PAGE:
Abnormal childhood emotional behavior is more complex than a set of specific symptoms that designate behavior as abnormal. What makes a child’s emotional behavior abnormal is the extent to which their emotional behavior is chronically disruptive, how severe it is and how much it impedes the child’s ability to function, according to an article at the website for the Ann & Robert H. Lurie Children's Hospital of Chicago. According to Education.com, two areas that children with emotional behavior disorders frequently have problems with are their social relationships and academic achievement.
Children who externalize behaviors are the easiest to detect because they are directing their emotions and behavior externally toward other people or objects. These antisocial behaviors include acting-out through noncompliance, defiance, anger, aggression, tantrums, stealing and lying. In a classroom, teachers and other educators often report episodes of abnormal emotional behavior in children who constantly get out of their seat, disturb other students, hit or fight, annoy or harm others, vandalize or destroy property, ignore instructions and requests from the teacher, fail to complete assignments on a regular basis, complain and argue unreasonably. Because of their antisocial behavior, these youngsters frequently have discipline issues at school.
Children who exhibit internalizing emotional behaviors often go undetected because they do not present a threat to others as their antisocial peers do. Children who internalize their emotional disorders direct their behavior internally. These are the kids who are fearful, withdrawn, act immature, daydream, avoid playing with other children their age, depressed, anxious, often complain of pain or illness and have difficulty making or maintaining friendships. Their lack of social skills robs them of the experiential learning that takes place by participating with peers. The extreme emotional discomfort of their disorder can, if left undiagnosed, result in self-destructive actions.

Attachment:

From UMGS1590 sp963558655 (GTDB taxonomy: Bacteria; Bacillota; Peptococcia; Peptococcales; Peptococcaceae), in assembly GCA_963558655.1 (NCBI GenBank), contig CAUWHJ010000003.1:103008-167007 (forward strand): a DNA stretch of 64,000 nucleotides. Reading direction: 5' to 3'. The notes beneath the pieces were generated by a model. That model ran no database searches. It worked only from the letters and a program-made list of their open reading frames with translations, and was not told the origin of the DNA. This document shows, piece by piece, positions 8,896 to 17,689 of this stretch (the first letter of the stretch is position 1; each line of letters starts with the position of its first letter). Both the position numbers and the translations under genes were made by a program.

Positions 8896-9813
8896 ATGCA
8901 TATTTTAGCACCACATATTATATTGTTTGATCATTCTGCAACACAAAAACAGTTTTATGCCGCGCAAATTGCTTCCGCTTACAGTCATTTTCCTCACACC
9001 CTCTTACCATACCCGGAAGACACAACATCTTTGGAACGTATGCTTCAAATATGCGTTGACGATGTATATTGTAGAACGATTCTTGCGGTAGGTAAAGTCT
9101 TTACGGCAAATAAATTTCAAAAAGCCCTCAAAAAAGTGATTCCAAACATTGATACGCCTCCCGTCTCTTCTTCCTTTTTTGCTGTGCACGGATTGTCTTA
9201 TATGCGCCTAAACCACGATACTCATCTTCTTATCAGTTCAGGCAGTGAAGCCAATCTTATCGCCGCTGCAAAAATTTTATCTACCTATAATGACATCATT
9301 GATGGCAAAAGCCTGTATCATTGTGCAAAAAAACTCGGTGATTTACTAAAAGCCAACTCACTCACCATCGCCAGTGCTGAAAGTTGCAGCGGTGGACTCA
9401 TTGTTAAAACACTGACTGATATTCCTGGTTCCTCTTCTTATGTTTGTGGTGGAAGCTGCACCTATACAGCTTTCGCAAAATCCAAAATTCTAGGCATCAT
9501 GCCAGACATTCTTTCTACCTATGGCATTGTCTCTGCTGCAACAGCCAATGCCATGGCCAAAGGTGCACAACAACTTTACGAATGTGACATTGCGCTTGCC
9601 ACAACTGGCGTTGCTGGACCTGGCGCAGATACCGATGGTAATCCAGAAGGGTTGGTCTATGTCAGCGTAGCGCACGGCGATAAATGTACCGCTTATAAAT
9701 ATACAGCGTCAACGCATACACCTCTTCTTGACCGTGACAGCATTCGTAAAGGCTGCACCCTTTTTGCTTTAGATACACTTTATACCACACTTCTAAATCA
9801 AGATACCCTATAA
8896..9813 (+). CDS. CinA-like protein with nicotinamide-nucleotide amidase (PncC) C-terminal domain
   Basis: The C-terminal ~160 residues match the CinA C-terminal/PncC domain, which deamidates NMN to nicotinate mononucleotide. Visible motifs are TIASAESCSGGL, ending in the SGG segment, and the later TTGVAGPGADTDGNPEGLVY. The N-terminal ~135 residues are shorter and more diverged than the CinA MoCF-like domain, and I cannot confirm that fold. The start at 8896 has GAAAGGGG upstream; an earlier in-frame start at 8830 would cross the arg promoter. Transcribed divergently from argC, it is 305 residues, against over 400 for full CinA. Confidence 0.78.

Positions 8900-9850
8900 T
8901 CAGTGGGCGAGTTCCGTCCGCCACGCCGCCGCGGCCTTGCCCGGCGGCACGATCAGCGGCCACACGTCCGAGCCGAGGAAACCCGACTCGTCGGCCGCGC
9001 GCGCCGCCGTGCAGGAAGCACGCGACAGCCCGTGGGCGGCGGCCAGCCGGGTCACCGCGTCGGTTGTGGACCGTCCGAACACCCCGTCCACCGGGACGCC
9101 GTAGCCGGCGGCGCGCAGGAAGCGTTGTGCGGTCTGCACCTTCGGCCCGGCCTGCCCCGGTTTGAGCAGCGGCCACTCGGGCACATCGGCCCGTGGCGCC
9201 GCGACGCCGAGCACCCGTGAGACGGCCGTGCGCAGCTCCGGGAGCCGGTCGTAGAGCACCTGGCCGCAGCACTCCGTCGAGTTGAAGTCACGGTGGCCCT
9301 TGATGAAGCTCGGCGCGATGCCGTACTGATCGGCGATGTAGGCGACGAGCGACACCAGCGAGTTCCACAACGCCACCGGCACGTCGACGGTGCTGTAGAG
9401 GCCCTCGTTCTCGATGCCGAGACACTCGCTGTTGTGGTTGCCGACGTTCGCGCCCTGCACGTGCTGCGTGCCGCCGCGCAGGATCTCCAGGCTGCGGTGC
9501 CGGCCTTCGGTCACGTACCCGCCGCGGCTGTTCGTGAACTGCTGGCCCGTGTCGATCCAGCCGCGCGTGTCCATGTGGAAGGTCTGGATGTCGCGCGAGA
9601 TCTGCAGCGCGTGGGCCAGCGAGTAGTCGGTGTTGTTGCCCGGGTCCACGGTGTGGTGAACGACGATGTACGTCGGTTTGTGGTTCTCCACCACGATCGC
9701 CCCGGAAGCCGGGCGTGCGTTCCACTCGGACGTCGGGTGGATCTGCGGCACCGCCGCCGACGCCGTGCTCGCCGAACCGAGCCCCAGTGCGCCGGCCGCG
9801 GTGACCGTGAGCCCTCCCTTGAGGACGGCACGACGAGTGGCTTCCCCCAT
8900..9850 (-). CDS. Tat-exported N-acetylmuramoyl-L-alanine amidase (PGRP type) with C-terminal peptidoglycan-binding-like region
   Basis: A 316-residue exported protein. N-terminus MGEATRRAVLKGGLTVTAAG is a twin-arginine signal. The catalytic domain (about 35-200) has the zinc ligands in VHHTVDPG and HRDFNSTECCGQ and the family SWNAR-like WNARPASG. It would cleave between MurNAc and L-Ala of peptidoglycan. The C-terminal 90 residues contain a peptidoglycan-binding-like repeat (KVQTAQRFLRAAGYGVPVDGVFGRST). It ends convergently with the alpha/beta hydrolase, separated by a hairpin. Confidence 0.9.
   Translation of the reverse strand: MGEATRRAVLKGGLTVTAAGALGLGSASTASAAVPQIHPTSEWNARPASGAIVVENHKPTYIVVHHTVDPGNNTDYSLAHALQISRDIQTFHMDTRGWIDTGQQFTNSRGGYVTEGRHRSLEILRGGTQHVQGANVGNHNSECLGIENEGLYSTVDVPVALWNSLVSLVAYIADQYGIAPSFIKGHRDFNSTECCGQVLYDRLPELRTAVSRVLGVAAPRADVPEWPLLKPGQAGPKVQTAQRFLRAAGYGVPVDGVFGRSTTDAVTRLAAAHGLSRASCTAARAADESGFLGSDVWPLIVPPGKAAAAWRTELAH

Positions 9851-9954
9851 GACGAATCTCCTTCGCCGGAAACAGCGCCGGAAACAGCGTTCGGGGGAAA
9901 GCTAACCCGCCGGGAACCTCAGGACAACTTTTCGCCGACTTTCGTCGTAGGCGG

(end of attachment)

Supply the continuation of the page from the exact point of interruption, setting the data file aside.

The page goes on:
Another symptom of abnormal emotional behavior in children is the lack of academic achievement. Students with emotional behavior disorders typically have the worst attendance records and perform years below grade level with severe deficiencies in reading and math. Education.com points out that while most students pay attention to teachers and stay on task 85 percent of the time, students with emotional behavior disorders only stay on task 60 percent of the time.
IQ testing is a snapshot of how a child performs or tests at a given time. If a child’s disruptive emotional behavior has affected what they have or haven't learned in school, then IQ testing can reflect more of a lack of knowledge rather than measuring intelligence. It is difficult for researchers to determine whether children with emotional behavior disorders are inherently less intelligent than their nondisabled peers. However, there are more emotionally disabled children whose IQ test results were in the significantly below average to mildly retarded range in comparison to nondisabled children.
The antisocial behavior that frequently accompanies emotional behavior disorders wreaks havoc with social relationships. According to Education.com, how well a child can make and maintain friendships and other relationships is a gauge of how well the child will adjust in the future. Social behaviors that can indicate emotional behavior problems include low empathy for others, low-quality relationships with friends, infrequent contact with friends and reduced participation in extracurricular activities in school.